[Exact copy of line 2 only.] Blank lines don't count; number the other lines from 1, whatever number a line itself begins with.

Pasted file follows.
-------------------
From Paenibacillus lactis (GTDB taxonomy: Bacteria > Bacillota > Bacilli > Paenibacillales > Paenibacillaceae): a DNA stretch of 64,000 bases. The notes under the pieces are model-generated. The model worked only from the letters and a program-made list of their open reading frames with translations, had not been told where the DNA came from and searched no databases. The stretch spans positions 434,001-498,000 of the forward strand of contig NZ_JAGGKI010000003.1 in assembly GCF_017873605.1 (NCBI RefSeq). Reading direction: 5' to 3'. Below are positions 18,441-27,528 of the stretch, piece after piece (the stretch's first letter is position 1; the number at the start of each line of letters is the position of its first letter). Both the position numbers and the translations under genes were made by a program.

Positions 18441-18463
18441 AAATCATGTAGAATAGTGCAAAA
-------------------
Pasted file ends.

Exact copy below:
Positions 18441-18463